At Elephant village in Jaipur, there is a strong bond between Mahout and Elephant and each partnership is paired together from inception, they care for them, feed them, wash them and sleep next door each other. A large area for the elephant and a small 2 bedroom facility for the Mahout and his family. I didn’t see an ‘ankus’ nor sticks, I did see some chains (rope) but was assured this was for their protection in their sleeping area so that they do not scratch themselves against the dry walls with their dry skin during feeding. also keeps them contained at night and as he mentioned it was a mere deterrent not full restraint as they could easily break it in a second. I also liked the fact that there was no saddle or carriage…

Elephants: to ride or not to ride

Elephants in Elephant village

Painting Elephants dates back for centuries, especially in Rajasthan as is symbolises royalty so many kings and princes would travel to the state with their decorated Elephants. It is also a symbol for “Ganesh” – remover of obstacles and god of wisdom, so Elephants are generally very well-respected in Hindi regions…

 

Elephants: to ride or not to ride

Elephants in Elephant village

They all showed good signs, flapping their ears and wagging theirs tails as well as good feeding patterns and pink pigmentation in vital areas…

Elephants: to ride or not to ride

Elephants in Elephant village

Their Mahout’s wrap and tie their food so they get all the nutrients and don’t disregard the stems which is a vital source of vitamins…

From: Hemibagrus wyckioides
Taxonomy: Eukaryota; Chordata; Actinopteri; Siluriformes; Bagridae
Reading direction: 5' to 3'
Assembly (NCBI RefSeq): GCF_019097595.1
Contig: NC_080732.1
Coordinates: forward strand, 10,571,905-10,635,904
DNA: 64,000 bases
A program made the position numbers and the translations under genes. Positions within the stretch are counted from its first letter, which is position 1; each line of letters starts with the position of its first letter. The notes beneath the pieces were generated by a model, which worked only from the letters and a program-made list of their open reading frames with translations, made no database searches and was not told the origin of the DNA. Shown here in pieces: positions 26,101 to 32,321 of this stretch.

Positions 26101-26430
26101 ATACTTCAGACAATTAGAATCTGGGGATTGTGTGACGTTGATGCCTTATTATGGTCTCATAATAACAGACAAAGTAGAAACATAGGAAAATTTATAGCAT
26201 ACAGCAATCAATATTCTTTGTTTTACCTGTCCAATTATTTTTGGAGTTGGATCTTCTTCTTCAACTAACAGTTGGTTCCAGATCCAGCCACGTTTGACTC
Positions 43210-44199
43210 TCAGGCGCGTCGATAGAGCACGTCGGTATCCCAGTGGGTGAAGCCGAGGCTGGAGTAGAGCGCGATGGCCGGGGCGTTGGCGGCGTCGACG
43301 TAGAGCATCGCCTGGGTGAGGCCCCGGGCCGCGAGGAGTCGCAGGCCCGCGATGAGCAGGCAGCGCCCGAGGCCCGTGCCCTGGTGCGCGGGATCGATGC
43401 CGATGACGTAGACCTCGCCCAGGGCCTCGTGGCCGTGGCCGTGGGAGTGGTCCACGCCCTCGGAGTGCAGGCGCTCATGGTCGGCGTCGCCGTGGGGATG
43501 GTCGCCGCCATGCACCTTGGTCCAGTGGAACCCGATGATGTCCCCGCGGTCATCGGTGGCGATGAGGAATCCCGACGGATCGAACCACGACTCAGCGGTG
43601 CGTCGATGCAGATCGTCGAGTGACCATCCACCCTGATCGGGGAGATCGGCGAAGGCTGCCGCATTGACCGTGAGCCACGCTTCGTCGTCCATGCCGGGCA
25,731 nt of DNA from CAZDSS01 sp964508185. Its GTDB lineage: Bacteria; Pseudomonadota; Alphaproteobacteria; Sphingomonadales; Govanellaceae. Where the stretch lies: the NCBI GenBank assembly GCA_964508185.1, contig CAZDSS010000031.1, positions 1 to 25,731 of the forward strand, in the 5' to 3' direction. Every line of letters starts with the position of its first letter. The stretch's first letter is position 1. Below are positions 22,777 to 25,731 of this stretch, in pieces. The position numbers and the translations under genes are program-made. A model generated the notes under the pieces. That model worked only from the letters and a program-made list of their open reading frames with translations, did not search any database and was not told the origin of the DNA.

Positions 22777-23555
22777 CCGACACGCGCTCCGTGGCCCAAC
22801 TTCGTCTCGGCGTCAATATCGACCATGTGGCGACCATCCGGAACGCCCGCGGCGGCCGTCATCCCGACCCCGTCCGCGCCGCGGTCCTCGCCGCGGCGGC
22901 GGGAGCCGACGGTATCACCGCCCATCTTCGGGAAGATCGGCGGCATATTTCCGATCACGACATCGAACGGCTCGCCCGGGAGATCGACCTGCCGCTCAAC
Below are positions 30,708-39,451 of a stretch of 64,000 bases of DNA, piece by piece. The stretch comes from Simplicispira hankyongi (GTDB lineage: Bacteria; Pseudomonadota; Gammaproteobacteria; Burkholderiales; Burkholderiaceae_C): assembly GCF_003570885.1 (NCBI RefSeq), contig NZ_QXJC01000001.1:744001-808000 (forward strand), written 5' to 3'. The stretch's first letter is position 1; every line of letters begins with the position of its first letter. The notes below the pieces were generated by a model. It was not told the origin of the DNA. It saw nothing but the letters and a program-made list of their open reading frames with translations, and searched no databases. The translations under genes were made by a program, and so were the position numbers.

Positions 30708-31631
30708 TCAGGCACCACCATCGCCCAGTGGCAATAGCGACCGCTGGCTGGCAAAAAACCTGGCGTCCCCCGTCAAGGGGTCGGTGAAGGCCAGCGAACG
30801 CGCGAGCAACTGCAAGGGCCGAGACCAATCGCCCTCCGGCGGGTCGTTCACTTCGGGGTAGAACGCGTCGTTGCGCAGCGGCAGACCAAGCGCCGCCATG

Elephants: to ride or not to ride

Elephants in Elephant village

Our final stop was the rescue centre – badly treated animals are rescued usually through long and expensive court battles, such as Raju who has been in captivity for over 50 years and only rescued on 4th July…his own independence day! All the Elephants here show signs of abusive behaviour but their rehabilitation programme is amazing…no chains or ankus’ in site, no sticks, no ropes and no riding…definitely saved the best to last. The work they are doing here is great, they are not only rehabilitating the elephants (and dancing sloth bears) but also dealing with the problem holistically and educating the communities to protect these animals and find other sources of income for both men, women and children. A true solution to the issue!

Elephants: to ride or not to ride

Elephant Rescue Centre

Here are some of the horrible tools used to manage the Elephants in captivity…

Elephants: to ride or not to ride

Raju SOS

My conclusion…. is it ok to ride an Elephant? I think traditionally yes it may have been and if treated well, no chains, no ropes, no sticks and free to wander with no saddles than great but unfortunately thats not always the case and with such an increase in tourism this has caused huge problems, bad conditions and financial greed. So my answer is now No!

It is part of certain cultures so next time you judge another community think about their culture, their traditions, their livelihood as maybe they don’t have as many options as you do…

 

 




There are 4 comments

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  1. Brett

    Amazing pictures and so informative. Some great points to look out for if I ever have the opportunity to visit these sanctuaries in the future. Nice Blog.

  2. Kimberly

    Hi Brad! I’m travelling to India in two weeks and came across your blog while researching elephant excursions in India (I am on the fence about whether or not to take part in one). I’ve been trying to research the Elephant Rescue Centre you mentioned but can’t seem to find the location. Going to a rescue centre is something I would love to do.

    Can you provide some info for me?

    Thanks ahead of time,

    Kimberly